The constant addition of nutrients into our ecosystems is depleting biodiversity

Interview with Sönke Zaehle from the Max Planck Institute for Biogeochemistry about the role of nutrients in the decline of biodiversity

Many low-nutrient ecosystems are particularly rich in species. Are added nutrients therefore detrimental to diversity? “That’s true for many habitats,” says Sönke Zaehle from the Max Planck Institute for Biogeochemistry in Jena. The scientist is studying how nutrients impact the material cycle in ecosystems, and how the atmosphere and the surface of the ground influence each other.

What shall we do with the manure? A surplus of nutrients from agriculture is an important reason for the decline in biodiversity in Germany.

 Are nutrients bad news for biodiversity?

Zaehle: It’s not possible to make such a generalised statement, but it is true for many habitats. Take grassland on poor soil in moderate climates, for example. In Germany, meadows on low-nutrient soil are among the most biodiverse habitats. A large number of studies show that biodiversity declines when the amount of nutrients added to the soil increases.

Why do higher nutrient levels not lead to greater biodiversity? After all, this means that there are enough nutrients for all plants.

Yes, you might think that. But usually, only a few species can thrive on more nutrients. They are the ones that are particularly well adapted to such conditions and which can grow faster than species that have adjusted to poor soil conditions. These highly competitive species take light and space away from other plants. Nutrient-rich ecosystems therefore often only benefit a small number of species. However, if only a small amount of nutrients are available from the start, the many species that are not as strongly competitive have a chance of surviving.

What nutrients are we talking about here?

We are mainly talking about nitrogen and phosphorous. In central Europe, the availability of nitrogen inhibits the productivity of most rural ecosystems, while in severely weathered soils in the tropical rainforests, it tends to be phosphorous that is the problem.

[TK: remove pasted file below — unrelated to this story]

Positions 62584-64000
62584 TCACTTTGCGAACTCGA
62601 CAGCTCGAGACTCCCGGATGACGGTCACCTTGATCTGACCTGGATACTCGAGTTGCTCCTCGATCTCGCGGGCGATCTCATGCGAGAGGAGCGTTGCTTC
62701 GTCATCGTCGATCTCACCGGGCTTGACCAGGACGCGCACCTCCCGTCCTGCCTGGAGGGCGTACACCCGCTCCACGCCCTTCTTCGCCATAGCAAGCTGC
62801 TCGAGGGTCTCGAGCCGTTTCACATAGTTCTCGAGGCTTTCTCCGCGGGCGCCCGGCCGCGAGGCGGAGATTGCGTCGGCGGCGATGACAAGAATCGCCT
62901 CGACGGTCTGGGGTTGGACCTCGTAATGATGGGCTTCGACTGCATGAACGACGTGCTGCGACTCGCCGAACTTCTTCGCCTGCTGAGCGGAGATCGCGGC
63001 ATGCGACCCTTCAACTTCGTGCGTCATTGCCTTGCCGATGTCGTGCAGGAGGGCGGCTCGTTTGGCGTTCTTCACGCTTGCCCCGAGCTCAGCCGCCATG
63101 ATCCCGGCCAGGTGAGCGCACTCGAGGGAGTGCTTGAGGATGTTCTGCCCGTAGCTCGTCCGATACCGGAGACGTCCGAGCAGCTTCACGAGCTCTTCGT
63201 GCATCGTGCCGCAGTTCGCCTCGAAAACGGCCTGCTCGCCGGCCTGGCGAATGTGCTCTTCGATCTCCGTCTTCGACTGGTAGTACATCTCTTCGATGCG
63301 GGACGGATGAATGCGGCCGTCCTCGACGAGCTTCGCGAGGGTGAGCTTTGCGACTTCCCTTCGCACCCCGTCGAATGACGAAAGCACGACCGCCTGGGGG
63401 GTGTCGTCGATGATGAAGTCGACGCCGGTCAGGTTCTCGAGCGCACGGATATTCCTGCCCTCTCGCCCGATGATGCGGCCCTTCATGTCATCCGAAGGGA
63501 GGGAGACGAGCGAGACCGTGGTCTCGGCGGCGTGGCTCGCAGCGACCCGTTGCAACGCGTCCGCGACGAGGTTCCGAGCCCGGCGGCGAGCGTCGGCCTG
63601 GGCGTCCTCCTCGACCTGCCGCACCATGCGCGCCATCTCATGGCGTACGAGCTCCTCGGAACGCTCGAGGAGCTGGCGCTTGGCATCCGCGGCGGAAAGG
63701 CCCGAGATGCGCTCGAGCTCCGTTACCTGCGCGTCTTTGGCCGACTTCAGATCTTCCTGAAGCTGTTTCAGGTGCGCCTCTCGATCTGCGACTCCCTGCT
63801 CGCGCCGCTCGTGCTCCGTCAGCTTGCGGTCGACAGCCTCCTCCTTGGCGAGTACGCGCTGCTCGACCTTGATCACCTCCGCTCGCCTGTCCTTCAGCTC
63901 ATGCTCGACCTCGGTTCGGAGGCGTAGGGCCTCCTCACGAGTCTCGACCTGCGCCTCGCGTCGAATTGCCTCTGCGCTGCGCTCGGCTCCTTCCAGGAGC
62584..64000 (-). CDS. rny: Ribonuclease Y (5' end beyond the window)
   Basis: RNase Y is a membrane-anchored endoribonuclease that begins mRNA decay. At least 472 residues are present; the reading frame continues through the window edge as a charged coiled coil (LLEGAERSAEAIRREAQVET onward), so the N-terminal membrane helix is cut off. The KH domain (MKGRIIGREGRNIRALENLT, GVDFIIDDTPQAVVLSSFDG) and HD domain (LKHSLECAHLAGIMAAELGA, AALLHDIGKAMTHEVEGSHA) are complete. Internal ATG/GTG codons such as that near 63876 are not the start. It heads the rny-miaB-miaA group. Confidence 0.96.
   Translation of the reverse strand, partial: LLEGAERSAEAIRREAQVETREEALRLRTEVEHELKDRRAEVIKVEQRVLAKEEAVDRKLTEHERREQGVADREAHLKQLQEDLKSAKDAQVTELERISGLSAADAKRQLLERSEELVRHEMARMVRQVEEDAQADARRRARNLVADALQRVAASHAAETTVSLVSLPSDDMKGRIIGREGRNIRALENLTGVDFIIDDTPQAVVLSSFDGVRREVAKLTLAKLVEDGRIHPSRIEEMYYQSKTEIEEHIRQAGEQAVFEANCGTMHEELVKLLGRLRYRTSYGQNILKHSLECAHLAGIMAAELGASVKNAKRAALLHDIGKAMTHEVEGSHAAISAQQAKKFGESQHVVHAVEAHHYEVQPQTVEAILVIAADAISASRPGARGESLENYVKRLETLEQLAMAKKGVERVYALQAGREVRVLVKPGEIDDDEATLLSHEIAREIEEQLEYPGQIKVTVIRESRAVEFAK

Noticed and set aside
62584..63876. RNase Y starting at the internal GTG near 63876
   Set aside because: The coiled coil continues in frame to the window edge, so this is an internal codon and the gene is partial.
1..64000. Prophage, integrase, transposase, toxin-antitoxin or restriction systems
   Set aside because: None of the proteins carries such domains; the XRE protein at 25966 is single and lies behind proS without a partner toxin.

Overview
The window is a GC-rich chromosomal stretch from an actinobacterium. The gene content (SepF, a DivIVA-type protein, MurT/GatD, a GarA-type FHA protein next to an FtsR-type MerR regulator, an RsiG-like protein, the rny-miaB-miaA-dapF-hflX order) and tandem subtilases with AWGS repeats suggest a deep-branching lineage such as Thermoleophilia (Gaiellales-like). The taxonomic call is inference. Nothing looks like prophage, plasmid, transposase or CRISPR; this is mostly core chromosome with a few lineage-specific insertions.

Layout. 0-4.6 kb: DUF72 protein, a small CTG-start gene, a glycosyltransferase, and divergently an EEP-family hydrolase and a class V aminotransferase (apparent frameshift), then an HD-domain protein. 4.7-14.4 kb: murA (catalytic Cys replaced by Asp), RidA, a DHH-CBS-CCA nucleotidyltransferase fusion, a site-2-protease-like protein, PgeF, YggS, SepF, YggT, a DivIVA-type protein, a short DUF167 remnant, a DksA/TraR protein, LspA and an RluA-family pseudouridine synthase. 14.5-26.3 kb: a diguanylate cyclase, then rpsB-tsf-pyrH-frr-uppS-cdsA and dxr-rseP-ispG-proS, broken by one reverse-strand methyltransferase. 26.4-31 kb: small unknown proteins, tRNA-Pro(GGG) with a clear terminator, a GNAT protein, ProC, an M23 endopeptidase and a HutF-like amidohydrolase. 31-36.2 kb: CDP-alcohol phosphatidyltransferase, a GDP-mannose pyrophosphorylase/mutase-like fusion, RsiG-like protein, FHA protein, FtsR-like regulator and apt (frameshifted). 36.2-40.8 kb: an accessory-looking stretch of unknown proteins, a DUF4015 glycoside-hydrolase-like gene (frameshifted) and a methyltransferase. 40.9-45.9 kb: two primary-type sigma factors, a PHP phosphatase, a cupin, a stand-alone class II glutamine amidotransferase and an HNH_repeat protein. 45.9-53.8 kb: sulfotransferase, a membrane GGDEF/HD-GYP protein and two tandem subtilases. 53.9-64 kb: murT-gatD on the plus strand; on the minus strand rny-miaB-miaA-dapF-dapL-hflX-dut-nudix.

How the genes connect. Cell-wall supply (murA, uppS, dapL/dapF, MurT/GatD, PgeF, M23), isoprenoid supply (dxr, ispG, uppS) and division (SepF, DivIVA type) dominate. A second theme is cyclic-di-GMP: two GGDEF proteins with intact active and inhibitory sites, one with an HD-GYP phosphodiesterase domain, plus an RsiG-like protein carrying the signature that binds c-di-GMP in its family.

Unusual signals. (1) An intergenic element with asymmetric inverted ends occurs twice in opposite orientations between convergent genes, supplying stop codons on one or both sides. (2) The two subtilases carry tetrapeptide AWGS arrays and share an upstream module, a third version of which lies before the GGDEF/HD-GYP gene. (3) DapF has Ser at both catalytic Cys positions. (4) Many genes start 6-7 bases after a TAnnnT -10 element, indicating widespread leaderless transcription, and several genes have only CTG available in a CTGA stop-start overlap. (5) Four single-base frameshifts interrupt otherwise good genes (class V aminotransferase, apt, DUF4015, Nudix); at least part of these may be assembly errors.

What impact do high nutrient levels have?

First, the species composition changes. Also, the nutrient content of the plants themselves can change. Plants that are fertilised with nitrogen, for example, store more nitrogen, and their nitrogen:phosphorous ratio is therefore higher. As a result, the plants’ growth is increasingly inhibited by the presence of phosphorous.

These changes can also have an impact on animal life. Since plant-eating animals such as insects are adapted to a particular nutrient content in their food, such changes can have a negative effect on their metabolism and therefore on the number and distribution of these animals.

Some scientists think that the over fertilisation of our natural habitats is the greatest threat to biodiversity in Germany. On top of that, the groundwater is also being polluted with nitrate. Why not simply reduce the level of fertilisation?

Sönke Zaehle at the Max Planck Institute for Biogeochemistry is investigating how the nitrogen balance of natural ecosystems affects their ability to store carbon.

Quite clearly, the current level of productivity in the agricultural sector can't be maintained without fertilisation. However, the correct level of fertilisation depends on a large number of different factors, such as the plants being cultivated, the soil and the weather. In general, greater effort should be made at the local level to determine the actual amount of fertilisation needed. It is also important that nitrogen losses caused by fertilisation are reduced by more efficient spreading methods or adjusted fertilisation schedules. In this way, it would be possible to decrease the level of nutrients added through agriculture and in so doing reduce the levels added to other ecosystems.

However, agricultural fertilisation is not the only way in which nutrients end up in ecosystems. Nitrogen oxides in car exhaust fumes or from industrial plants also increase nutrient levels. This is one of the reasons why nutrient levels even increase in areas that are not fertilised themselves. For example, over the years, this unintentional fertilisation can lead to very high nitrogen levels in the soil in forests.

Are we using too much fertiliser in Germany?

That’s also too generalised a statement. However, some regions quite clearly have a considerable, long-term excess of nutrients. This is where we urgently need to act! In particular in areas where there is intensive pig and cattle farming, the farmers have a problem disposing of the animal excrement. More animals are kept than there is space for disposal.

Will the new ordinance on fertilisation have any effect?

Overall, the new measures are going in the right direction. We’ll have to see whether they are sufficient, and whether they can be implemented as intended. However, the problem with fertilisation goes beyond issues such as the permitted level of fertilisation and when fertilisation is allowed. We have to create closed material cycles as quickly as possible. In other words, only those nutrients should be added that are removed again when the crops are harvested.

Without a paradigm change among consumers and a reduction in the amount of meat we eat, we will never be able to overcome the problem of over fertilisation of whole swathes of land.

Interview by Harald Rösch

 

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